Saturday, January 07, 2012

Soul Education

From L to R, Booker T. & The MG's: Donald "Duck" Dunn, Booker T. Jones, Steve Cropper, and Al Jackson, Jr.

This post is the third installment regarding my trip to New York City back in late June 2011. 

I was attending a reception and I was getting a little antsy. The reception was winding down, the evening was very young, I was in New York City and I was itchin' to do something. Catch a Broadway play, catch a live music act, a limited release movie, or just walk and people watch. This was NYC, there is always something to do. Something is always going on!

I said my good-byes, excused myself from the reception, and proceeded to my hotel a few blocks away. En route to the hotel, I saw a newspaper box and it contained copies of the Village Voice.  I love the Village Voice! I read it many an evening back in college in the library when I should have been studying. I was attracted to the The Village Voice back in college because it always carried intriguing articles, funny and eyebrow raising personal ads, and entertainment wise, everything that was taking place in NYC. Eighteen to twenty years later,  it was fun to see that the format of the Village Voice had not changed. I opened the box and there was only one copy left, nice! I opened the paper and began perusing what the city had to offer this evening. I love being somewhere outside of my home and seeing what there is to do. It’s a great way to get a sense of a place. This evening, I was hoping to catch John Leguizamo’s one man Broadway show “Ghetto Klown,” but this evening the show was dark. So, as I kept going through the paper I saw it, "Steve Cropper, Donald “Duck” Dunn performing their hits from Booker T. & The MG’s tonight at The Highline Ballroom." Over the years, The Village Voice has always done a great job of surprising me with page after page of great shows. I knew Cropper and Dunn performed at the Highline the previous evening, but I didn’t know they had a two gig engagement there? The date for the show said tonight, but the time was not advertised. I picked up my pace, got back to the hotel, and quickly phoned the Highline.  The woman working the box office confirmed that the show was for this evening and it began at 8 pm.  I looked at my watch and it read 7:15. I said to myself, “I’m making this show.” I changed; suiting up sans tie. Had to suit up. Going to a club show in NYC, Steve Cropper/Duck Dunn, the circumstances called for a suit.  Made my way back outside, hailed a cab and I was off to the show. My cabbie, interesting cat. He was originally from St. Lucia and he is in the U.S. attending university, studying Biology.  We had a lively and engaging conversation as he was finishing what appeared to be his dinner while he drove. The first topic of conversation that he wanted to discuss was the Gay Pride Parade that took place that afternoon and the recent vote in NYC to legalize gay marriage. Then, it was the prospect of whether President Obama would be re-elected, then, the U.S. Government debt ceiling crisis, and government in general. Then, it was healthcare reform. I found myself not wanting the conversation to end when it was time for me to exit at the intersection for the Highline. I really enjoyed talking to this guy,  I enjoyed his perspective on different subjects.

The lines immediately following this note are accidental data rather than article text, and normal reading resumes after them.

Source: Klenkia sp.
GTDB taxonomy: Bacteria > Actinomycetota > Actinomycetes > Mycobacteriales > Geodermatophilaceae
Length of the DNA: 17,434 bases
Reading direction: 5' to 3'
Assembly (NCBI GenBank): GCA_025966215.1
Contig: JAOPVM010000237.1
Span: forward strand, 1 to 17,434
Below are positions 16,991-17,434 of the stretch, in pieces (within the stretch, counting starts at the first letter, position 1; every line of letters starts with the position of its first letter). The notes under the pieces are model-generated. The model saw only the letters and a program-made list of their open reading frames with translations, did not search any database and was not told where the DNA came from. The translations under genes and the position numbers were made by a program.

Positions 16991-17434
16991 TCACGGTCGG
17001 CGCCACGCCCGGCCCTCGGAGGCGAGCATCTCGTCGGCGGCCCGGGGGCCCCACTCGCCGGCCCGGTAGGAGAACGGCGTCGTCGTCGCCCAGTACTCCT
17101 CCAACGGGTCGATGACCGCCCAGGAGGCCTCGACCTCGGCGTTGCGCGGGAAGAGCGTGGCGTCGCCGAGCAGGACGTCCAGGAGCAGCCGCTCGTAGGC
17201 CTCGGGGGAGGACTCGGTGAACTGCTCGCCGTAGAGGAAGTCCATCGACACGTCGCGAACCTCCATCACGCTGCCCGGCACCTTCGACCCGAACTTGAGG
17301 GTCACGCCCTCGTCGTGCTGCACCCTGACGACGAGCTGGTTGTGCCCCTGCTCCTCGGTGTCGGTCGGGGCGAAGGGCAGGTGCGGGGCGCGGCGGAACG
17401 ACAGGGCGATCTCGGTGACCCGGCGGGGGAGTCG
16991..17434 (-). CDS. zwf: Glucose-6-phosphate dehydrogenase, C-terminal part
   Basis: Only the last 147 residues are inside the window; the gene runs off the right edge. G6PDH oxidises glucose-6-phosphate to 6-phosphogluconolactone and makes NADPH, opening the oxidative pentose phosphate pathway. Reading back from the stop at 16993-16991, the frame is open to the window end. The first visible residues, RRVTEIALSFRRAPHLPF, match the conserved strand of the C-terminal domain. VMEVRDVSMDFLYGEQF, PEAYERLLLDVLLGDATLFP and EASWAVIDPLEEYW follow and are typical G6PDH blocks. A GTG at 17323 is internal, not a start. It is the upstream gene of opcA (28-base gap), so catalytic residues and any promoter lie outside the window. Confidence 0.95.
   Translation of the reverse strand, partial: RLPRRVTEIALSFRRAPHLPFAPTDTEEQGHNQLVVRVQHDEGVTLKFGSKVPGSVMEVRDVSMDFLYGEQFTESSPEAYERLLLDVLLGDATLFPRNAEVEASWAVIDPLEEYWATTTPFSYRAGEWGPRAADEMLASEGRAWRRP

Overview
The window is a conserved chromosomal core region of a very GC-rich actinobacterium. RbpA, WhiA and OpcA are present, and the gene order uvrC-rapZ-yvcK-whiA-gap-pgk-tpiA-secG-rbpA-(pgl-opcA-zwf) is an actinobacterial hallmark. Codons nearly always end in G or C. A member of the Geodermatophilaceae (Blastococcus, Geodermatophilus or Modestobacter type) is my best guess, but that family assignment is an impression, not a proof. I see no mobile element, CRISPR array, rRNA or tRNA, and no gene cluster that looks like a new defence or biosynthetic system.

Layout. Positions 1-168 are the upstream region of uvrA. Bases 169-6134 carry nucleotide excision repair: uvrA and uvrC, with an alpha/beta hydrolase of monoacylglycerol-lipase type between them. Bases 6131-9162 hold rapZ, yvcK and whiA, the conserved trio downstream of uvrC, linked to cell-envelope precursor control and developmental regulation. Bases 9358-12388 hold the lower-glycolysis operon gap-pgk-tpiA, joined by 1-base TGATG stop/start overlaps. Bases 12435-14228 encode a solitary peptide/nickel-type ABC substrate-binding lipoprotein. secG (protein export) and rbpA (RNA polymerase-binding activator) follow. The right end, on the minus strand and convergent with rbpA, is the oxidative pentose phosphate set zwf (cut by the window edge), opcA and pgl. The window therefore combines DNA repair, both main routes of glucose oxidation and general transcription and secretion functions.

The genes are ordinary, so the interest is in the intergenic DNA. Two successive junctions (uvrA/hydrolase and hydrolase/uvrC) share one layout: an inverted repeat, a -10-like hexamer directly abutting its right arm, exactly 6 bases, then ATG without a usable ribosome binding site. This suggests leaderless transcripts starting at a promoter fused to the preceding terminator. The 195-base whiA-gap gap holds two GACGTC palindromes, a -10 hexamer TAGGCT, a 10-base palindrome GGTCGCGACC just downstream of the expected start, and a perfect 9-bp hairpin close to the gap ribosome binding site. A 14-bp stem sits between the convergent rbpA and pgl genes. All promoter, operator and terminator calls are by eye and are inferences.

I exited the cab and as I was approaching the intersection to cross the street, I noticed an older gentleman to my right who had a look about him. I would say he was in his 60’s, hair all white, he wore glasses, he had on a white t-shirt, shorts, and a backpack which looked like it contained many of his belongings.  He looked very unkempt.  Something about him looked a little off. The traffic signal indicated that pedestrians could proceed and the gentleman to my right just took off as if he was shot out of a cannon. He walked at a furious pace. I was also walking quickly because the time was approaching 8 pm and I didn’t want to be late for the show.  The gentleman turned off to speak with someone and I proceeded to the Highline.